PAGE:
Announcement

Collapse
No announcement yet.

Neil Brown Sends In His Final MD Pull Request

Collapse
X
 
  • Filter
  • Time
  • Show
Clear All
new posts

  • suberimakuri
    replied
    Thanks Neil!
    Being using mdadm on every multi drive desktop for years. Brilliant.

    Thanks DrYak for run down too..

    Leave a comment:


  • sarfarazahmad
    replied
    Thank you Neil ! mdadm was one of the coolest features when it debuted back then hardware raid was very stupid. mdadm is still very much relevant and useful today. Its features like these that have helped Linux grow in the datacenter to the place that it is at today.

    Leave a comment:


  • DrYak
    replied
    Originally posted by caligula View Post
    Both are used for raid* ? No?
    The use case is completely different.

    - mdadm (and also some piece of dm) are used when you want to have a RAID *block device*, on which you could subsequently put anything you want:
    partition is further (e.g.: using LVM)), or put anything you want on it (any kind of filesystem, OR swap partition, OR data partition to be exported over iSCSI OR data partition to be handed to VMs, OR data partition to be used directly by databse systems).

    (and for HA servers, swap on RAID makes sense: you don't want your system to become corrupted when a drive dies)

    In general, mdadm would be used for all the uses of a real hardware RAID, but at the cost of a little bit of CPU cycles, the absence of battery-powered RAM, BUT with the none of the drawbacks of a hardware RAID (basically, with hardware RAID, you need to keep a second RAID card of the same model, to be safe. Whereas with mdadm, in case of emergency, you could plug in the disk in any Linux machine).


    - btrfsfs works at a compltely different level - RAID is tighly integrated with the filesystem.

    Integration brings lot of small advantage: combined with the filesystem's checksuming it enables to self heal ALSO bitrot (and not only broken drives).
    Combined with the COW proprety of the filesystem, write hole could be completely averted.
    Bascially, all the situation where a RAID could be in an inconsistent state can be avoided or circumvented thanks to aditionnal information available on the filesystem itself.
    (And that could not be available when using separate layers like the classical MD+LVM+EXT4 stack).

    Also because the RAID is done at the filesystem level, the operations are done on the data itself. ie.: only on extent used by file/metadata/system, instead of every single block (or chunk or blocks) even those not used by any file.
    Thus rebuilding is very fast (only actual data is getut ting reconstructed. Not free space).
    In addition, this addition enables lots of weird cases: disks of variable size (only the smallest common size is usable with classic RAID), or e.g.: 2x RAID1 replication accross 3 disks (on classic RAID that's impossible, you're just replicating the same chunk of blocks accross all disks. With filesystem RAID you're doing 2x RAID1 between 2 extents and the filesystem is free to allocate those extents wherever it pleases it).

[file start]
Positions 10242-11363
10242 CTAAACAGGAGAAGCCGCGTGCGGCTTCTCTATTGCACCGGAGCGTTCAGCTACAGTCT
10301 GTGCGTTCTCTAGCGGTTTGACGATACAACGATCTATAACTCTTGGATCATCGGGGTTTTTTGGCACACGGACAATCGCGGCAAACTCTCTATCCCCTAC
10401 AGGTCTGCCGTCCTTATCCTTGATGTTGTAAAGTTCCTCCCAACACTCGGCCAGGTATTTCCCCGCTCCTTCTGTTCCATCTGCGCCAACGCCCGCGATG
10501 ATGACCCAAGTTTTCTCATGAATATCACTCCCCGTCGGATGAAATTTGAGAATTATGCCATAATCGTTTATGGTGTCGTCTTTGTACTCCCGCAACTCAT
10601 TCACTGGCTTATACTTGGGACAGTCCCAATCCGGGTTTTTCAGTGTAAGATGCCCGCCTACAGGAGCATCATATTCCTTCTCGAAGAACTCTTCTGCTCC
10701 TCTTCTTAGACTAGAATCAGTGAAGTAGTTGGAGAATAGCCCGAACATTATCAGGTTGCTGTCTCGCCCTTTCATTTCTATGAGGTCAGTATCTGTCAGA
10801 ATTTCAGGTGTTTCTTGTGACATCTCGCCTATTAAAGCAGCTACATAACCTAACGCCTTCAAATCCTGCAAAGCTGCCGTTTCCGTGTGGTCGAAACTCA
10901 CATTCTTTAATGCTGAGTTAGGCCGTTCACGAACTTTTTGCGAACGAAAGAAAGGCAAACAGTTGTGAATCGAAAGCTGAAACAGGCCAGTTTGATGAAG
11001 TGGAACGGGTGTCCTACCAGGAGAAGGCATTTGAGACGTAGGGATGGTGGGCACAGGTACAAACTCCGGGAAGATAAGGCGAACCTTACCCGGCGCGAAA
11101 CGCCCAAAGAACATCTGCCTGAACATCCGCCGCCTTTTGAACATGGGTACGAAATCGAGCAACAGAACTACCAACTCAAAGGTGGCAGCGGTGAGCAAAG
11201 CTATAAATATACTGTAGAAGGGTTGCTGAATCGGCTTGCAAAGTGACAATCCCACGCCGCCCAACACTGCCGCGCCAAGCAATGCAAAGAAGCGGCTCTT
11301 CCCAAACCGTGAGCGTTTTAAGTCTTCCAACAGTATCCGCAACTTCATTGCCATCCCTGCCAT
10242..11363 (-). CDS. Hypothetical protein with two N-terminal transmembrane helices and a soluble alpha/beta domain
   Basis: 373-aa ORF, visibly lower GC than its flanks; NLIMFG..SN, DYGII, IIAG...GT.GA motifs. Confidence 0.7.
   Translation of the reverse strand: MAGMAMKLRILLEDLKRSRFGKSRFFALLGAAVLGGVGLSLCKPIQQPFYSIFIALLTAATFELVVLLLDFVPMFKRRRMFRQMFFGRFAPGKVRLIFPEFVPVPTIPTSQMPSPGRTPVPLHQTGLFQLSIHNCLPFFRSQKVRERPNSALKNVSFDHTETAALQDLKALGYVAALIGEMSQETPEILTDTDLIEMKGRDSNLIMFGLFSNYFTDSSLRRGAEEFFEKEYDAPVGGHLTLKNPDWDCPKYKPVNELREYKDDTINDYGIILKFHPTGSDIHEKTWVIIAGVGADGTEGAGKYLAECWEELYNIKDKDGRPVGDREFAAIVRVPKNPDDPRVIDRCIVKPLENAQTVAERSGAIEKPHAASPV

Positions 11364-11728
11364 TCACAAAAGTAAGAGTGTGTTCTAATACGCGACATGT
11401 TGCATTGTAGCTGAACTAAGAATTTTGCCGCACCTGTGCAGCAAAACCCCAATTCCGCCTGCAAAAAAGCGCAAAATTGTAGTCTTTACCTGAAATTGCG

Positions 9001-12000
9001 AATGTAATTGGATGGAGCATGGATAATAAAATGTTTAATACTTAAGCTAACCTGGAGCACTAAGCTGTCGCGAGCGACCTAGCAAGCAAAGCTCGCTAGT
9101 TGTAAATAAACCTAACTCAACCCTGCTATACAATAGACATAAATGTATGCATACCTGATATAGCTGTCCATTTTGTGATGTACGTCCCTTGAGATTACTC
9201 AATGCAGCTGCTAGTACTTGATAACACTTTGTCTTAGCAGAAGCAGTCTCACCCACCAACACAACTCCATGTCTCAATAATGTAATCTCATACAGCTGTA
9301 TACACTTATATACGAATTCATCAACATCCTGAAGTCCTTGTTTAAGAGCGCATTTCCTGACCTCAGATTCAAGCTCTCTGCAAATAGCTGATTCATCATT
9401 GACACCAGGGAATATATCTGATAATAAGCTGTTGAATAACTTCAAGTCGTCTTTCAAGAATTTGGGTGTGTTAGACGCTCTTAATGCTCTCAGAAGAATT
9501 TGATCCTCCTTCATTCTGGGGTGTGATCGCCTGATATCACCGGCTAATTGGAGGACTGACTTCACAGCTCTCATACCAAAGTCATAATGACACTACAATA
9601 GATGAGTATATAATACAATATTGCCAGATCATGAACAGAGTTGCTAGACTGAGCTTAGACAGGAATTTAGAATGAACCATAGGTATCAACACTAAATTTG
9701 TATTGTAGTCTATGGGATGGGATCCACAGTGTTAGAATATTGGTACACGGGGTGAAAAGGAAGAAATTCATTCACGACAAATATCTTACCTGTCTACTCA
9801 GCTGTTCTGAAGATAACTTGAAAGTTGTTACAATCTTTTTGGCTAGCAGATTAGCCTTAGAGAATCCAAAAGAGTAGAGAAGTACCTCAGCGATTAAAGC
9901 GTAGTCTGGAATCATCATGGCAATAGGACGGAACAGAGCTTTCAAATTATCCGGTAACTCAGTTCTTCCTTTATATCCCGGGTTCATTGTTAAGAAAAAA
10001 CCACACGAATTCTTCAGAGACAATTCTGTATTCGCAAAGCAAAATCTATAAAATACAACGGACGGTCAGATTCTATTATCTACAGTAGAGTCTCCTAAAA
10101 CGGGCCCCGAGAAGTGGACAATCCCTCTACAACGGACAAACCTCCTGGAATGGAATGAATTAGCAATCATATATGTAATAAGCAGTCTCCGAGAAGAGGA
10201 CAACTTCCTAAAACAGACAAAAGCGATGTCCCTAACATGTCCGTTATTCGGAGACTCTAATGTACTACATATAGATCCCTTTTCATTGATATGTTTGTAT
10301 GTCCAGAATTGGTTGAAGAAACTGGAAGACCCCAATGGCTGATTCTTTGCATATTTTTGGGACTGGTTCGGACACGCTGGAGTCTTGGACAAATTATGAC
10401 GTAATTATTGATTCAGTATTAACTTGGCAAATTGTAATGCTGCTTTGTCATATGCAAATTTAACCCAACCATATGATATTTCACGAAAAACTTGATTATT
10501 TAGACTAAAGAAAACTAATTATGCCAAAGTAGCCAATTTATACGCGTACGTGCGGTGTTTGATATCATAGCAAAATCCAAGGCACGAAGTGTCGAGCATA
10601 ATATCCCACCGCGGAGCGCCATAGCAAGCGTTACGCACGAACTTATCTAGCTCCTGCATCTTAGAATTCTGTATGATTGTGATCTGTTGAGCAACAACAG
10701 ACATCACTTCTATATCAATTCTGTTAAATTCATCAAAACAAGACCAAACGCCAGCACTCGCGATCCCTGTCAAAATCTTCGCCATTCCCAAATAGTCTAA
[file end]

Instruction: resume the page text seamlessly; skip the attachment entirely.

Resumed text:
But file system RAID has serious limitation: basically you can only store *FILES* on it. You can't store partitions on it (and COW filesystem (and log structured, for that matters) are notoriously bad with partition images and swapfiles - they have high fragmentation on purpose by design). You can't have several different partition beyond the subvolume system offered by btrfs/zfs/etc.


    So the TL;DR version:
    - both do RAID
    - but each does it in a different way
    - they don't cover the same use cases
    - for the end-user, BTRFS might be enough, for advanced/server/workstations loads MD answers situation that BTRFS/ZFS/etc. can't

    Leave a comment:


  • bulletxt
    replied
    Originally posted by caligula View Post

    Both are used for raid* ? No?
    Do you use trucks in Formula 1?
    Do you use Formula 1 car in the desert?

    Oh wait they both use motors powered from petrolium so for sure one of the two must be obsolete now.

    Leave a comment:


  • caligula
    replied
    Originally posted by bulletxt View Post

    No it's not. And your comment is totally stupid.

    Neil, thanks so much for your work. I've built more than 200 servers and they all use mdadm.

    THANKS!
    Both are used for raid* ? No?

    Leave a comment:


  • bulletxt
    replied
    Originally posted by caligula View Post
    Luckily with btrfs and checksum support, md is obsolete now.
    No it's not. And your comment is totally stupid.

    Neil, thanks so much for your work. I've built more than 200 servers and they all use mdadm.

    THANKS!

    Leave a comment:


  • caligula
    replied
    Luckily with btrfs and checksum support, md is obsolete now.

    Leave a comment:


  • waxhead
    replied
    My thanks to Neil Brown as well. mdadm and the raid implementation is one of the (many) reasons I left Windows behind for good!

    Leave a comment:


  • rnavarro
    replied
    Yes, thanks Neil!

    I've used mdadm in nearly every system i've provisioned. He's made a wondrous contribution to the community and I thank him so much for his efforts!

    Leave a comment:


  • willmore
    replied
    Neil has been a wonderful contributor to the kernel. I remember testing RAID patches for him 15 years ago. I built three drive arrays for that express purpose. I still have them--somewhere. My hat is off to you, good sir, thank you for all of your hard work and leadership.

    Leave a comment:

Working...
X